Critical Context (Critical Guide to British Fiction)
Nadine Gordimer was born in Springs in the Transvaal gold-mining district and reared, as she has put it, “on the soft side of the color bar.” In a previous novel, A World of Strangers (1958), she writes about the polarity of the South African people and the impossibility of achieving any true racial harmony. The main character is an English engineer come to South Africa on special assignment. In time, he believes that he has a sense of belonging but only “as a stranger among people who were strangers to each other.”
Apartheid is the one constant in the author’s unhappy homeland, and almost all of her characters are infected by its disease. July’s People reexplores this persistent theme but does not bore the reader by its repetition because of Gordimer’s success in infusing her characters with drama and personality. The action is contained and fairly localized but well-defined. Her vision is disturbingly pessimistic, especially about the prospects for South African liberalism, depicted here as essentially sterile and irrelevant.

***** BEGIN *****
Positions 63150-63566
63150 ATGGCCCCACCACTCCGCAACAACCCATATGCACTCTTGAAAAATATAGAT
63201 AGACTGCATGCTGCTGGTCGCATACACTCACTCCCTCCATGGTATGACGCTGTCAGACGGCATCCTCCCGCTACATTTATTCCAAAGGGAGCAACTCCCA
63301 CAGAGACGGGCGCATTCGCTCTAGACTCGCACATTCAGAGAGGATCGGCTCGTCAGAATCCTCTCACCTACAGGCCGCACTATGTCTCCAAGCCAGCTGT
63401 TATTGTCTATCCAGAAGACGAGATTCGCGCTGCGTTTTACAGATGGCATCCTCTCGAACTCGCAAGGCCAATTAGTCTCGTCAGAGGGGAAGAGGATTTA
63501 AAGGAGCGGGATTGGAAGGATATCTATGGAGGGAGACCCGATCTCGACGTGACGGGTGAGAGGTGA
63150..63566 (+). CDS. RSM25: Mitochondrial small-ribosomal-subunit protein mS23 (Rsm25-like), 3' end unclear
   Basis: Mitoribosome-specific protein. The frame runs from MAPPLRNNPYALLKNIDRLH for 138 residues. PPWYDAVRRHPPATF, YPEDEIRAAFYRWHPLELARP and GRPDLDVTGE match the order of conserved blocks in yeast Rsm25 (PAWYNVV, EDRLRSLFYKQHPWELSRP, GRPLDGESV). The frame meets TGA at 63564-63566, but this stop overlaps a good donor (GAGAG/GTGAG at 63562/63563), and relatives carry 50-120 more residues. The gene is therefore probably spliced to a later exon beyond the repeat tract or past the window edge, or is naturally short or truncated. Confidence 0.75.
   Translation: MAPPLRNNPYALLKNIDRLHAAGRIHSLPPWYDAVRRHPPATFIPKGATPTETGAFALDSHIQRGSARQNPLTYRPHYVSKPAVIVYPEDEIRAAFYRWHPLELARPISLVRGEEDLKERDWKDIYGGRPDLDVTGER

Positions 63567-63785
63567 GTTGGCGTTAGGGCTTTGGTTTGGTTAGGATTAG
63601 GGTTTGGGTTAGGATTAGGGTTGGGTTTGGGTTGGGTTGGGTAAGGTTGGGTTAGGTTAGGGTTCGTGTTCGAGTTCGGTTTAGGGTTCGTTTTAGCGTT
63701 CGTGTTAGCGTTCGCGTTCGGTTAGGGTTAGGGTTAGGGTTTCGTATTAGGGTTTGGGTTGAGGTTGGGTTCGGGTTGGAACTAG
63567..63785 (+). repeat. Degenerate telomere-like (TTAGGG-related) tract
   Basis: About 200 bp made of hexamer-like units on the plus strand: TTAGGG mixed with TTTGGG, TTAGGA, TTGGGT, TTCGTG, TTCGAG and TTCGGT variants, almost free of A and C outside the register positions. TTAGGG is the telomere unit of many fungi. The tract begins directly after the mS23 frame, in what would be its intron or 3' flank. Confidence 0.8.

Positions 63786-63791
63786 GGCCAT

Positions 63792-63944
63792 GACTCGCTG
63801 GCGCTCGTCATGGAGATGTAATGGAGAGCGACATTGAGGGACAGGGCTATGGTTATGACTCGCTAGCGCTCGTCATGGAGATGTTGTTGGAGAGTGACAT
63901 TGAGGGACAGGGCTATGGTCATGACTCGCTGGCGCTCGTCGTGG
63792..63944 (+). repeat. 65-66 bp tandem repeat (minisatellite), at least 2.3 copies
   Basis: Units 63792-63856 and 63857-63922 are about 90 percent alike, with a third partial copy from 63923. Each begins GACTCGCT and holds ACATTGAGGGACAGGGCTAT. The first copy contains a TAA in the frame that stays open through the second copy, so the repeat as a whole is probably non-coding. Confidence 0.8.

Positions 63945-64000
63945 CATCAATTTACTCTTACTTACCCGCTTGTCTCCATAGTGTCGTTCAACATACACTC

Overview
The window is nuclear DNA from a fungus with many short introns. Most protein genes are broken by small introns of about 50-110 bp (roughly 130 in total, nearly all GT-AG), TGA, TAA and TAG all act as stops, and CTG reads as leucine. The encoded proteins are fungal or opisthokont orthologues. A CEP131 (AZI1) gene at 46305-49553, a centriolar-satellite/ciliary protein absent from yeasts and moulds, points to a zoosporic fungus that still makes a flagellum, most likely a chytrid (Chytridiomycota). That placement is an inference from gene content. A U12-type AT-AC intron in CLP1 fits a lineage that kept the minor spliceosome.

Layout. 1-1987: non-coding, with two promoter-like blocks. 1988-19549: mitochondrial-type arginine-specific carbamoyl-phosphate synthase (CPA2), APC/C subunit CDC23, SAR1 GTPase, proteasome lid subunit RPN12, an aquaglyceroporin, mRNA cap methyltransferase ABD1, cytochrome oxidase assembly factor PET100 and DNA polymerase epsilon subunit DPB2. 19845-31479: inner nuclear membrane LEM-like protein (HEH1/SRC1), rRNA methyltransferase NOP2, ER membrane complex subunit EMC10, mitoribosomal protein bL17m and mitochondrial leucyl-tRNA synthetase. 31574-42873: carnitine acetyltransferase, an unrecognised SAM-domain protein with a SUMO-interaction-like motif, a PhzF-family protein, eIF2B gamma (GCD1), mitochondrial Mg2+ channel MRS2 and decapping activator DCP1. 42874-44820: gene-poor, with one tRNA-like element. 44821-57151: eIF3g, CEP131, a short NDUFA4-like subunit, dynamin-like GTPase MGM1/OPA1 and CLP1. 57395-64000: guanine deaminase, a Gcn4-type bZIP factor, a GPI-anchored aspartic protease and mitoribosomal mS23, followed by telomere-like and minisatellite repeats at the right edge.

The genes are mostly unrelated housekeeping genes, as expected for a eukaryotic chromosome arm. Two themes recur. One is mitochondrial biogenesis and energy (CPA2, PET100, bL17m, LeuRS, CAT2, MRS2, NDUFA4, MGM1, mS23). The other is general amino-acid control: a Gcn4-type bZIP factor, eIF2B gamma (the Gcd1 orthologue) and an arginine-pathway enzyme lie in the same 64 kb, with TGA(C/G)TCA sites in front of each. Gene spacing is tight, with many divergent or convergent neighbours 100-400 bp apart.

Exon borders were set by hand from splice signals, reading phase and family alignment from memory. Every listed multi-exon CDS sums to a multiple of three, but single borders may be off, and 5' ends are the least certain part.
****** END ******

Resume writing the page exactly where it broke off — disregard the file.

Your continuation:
The book possesses a fine sense of irony mixed with vivid realism, enabling one to forgive frequent stylistic eccentricities. Gordimer makes South Africa more than simply an exotic setting for conflict, but a character in itself, a basic element in changing, establishing, and molding the lives of all its people. African and European cultures, although in constant conflict and largely incompatible, are nevertheless interdependent and inextricably linked.